Bridging Cultures Project

The Bridging Cultures Project was created to support teachers to use cultural knowledge to increase the educational success of their students. To achieve this goal, a group of professional researchers collaborated with a group of teacher-researchers beginning in Fall 1996 in an action research project. Teachers participated in a series of three workshops orchestrated by staff researchers and then began the process of becoming researchers in their own classrooms and schools where immigrant Latino students constitute the majority.

A cultural framework based on the values associated with the dimensions of individualism (the orientation of the dominant U.S. culture) and collectivism (the orientation of most immigrant cultures, American Indians, Alaska Natives, and others) guided teachers’ explorations in their classrooms.

The group made numerous presentations to teachers, administrators, teacher educators, researchers, paraprofessionals, and parents.

Bridging Cultures Project Strands

Over the years, the Bridging Cultures founders created several strands of work:

  • developed workshops for a core group of teachers on individualism and collectivism and their implications for child-rearing and schooling;
  • documented changes in thinking and instructional practice of these teachers;
  • supported core teachers to develop their own skills as researchers;
  • taught core teachers how to use ethnography to learn about cultures;
  • collaborated with core teachers to design and provide professional development for other educators;
  • taught preservice teachers, new teachers, and school counselors about the Bridging Cultures framework; and
  • published and disseminated materials based on what has been learned.

Bridging Cultures Founders

For several years Bridging Cultures research was conducted under the auspices of WestEd. The project was founded by:

Patricia Greenfield, Distinguished Professor
Department of Psychology, University of California, Los Angeles

Elise Trumbull, Independent Consultant and Adjunct Staff
Rockman et al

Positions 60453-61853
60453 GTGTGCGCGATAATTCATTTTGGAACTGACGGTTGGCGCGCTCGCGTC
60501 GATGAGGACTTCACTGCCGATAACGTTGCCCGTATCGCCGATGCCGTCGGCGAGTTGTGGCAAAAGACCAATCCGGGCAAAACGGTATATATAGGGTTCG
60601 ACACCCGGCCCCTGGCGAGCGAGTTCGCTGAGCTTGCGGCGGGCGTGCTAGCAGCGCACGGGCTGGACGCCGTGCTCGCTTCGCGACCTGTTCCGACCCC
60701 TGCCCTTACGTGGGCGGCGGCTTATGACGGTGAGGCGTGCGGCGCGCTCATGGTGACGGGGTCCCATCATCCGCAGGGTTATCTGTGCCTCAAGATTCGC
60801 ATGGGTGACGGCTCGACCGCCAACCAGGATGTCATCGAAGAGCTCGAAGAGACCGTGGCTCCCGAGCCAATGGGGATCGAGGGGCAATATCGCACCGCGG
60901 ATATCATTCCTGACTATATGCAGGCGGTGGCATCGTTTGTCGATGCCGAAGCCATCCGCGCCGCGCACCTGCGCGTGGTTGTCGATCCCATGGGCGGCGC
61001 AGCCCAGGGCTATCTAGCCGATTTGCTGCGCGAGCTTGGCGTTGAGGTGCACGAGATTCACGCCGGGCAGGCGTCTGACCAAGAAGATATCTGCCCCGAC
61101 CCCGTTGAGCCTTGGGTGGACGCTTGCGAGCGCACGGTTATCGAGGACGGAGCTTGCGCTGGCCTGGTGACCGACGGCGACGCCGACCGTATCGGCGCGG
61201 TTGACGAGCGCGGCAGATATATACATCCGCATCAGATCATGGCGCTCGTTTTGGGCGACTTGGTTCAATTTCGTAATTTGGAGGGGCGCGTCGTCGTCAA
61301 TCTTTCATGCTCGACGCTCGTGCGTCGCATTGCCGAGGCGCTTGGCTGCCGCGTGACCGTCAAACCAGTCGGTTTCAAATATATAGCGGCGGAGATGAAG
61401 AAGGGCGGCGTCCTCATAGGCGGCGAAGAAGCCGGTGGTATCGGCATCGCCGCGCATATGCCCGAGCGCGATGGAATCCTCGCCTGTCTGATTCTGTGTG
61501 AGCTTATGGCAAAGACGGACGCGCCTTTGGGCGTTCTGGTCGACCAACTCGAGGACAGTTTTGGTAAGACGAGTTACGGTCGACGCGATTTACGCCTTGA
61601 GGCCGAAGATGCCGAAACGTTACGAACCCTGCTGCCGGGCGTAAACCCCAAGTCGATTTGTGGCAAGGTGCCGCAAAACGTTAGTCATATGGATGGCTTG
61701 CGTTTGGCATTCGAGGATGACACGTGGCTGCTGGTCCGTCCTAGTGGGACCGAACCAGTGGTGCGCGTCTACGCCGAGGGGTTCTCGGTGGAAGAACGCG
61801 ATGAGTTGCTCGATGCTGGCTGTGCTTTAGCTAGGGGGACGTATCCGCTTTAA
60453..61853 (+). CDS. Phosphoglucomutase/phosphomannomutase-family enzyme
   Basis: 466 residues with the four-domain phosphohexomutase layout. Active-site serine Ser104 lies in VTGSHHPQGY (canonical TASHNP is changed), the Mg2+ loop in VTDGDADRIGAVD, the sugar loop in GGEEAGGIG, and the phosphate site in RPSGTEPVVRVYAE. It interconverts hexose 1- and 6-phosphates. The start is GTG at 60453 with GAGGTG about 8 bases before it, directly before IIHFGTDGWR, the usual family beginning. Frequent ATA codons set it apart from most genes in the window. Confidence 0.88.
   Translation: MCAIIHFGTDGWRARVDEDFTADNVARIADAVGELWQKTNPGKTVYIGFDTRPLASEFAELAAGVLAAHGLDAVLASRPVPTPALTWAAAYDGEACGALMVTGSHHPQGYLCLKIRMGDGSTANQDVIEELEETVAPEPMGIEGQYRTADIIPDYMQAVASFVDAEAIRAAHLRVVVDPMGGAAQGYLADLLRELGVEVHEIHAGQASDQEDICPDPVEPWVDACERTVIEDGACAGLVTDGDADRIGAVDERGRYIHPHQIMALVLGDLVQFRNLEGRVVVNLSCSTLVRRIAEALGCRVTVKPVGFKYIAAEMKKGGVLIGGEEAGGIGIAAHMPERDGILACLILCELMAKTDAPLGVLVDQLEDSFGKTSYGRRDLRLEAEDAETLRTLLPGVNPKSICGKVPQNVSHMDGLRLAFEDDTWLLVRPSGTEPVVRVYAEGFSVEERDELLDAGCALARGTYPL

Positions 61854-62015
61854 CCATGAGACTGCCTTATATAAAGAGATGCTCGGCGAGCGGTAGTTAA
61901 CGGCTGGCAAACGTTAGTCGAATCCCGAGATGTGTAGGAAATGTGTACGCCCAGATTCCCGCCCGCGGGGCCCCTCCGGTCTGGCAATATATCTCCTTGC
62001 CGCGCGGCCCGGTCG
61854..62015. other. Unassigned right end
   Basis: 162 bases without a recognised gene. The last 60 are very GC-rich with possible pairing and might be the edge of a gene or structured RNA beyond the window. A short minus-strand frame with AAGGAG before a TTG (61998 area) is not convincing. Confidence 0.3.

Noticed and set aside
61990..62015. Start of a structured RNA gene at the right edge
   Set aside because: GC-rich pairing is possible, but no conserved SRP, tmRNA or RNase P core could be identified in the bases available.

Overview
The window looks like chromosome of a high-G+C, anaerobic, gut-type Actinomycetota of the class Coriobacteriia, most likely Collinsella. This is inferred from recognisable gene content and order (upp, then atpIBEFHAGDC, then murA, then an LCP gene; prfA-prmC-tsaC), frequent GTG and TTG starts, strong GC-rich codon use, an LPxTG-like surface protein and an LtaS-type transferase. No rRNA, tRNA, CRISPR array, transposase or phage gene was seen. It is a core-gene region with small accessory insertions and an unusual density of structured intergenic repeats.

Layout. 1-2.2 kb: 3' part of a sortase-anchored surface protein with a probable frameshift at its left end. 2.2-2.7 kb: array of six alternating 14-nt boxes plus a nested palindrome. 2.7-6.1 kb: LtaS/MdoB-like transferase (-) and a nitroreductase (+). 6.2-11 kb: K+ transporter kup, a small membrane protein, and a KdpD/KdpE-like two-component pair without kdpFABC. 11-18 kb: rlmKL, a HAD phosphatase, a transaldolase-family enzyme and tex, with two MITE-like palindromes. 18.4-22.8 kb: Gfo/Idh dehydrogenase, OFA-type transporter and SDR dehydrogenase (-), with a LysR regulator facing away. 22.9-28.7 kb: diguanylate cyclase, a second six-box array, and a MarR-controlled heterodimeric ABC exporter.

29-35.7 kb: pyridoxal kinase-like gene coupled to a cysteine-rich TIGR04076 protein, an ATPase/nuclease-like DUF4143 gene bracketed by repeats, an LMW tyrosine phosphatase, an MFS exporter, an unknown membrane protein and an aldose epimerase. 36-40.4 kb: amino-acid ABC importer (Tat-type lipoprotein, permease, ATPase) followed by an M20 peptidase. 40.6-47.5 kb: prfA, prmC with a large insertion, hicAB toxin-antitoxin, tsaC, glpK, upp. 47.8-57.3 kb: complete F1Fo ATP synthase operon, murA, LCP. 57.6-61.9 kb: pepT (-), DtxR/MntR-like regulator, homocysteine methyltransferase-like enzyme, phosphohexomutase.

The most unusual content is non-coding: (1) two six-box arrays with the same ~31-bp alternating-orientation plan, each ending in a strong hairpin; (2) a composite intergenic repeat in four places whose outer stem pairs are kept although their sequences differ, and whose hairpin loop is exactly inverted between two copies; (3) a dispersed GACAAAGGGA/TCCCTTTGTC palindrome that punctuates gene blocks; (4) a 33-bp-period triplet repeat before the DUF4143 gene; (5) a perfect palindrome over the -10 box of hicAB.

Carrie Rothstein-Fisch, Professor
Department of Educational Psychology and Counseling, California State University, Northridge

Blanca Quiroz, Researcher
SEDL, Austin, TX

Original Teacher Researchers

The original team of teacher-researchers included:

Marie Altchech
Stoner Avenue School, Los Angeles, CA

Catherine Daley
Magnolia Elementary School, Los Angeles, CA

Kathryn Eyler
Hoover Elementary School, Los Angeles, CA

Elvia Hernandez
Griffin Avenue Elementary School, Los Angeles, CA

Giancarlo Mercado
Westminster Avenue School, Venice, CA

Amada Pérez
Mar Vista Elementary School, Oxnard, CA

Pearl Saitzyk
Westminster Avenue School, Venice, CA

Resources Created by the Project

The Bridging Cultures publications show how the framework can be a useful tool in understanding and preventing conflicts experienced by many students, which are often invisible to teachers. Materials produced through the project’s research are not “prescriptive.” That is, there are no recommended strategies that must be implemented. Rather, the framework and teacher examples cited in the publications are meant to stimulate questions and support an ethnographic approach to cross-cultural understanding and schooling. The project founders believe that when cultural values are in conflict with school values, students can still succeed without giving up their cultural values or becoming alienated from their families — if schools meet students halfway.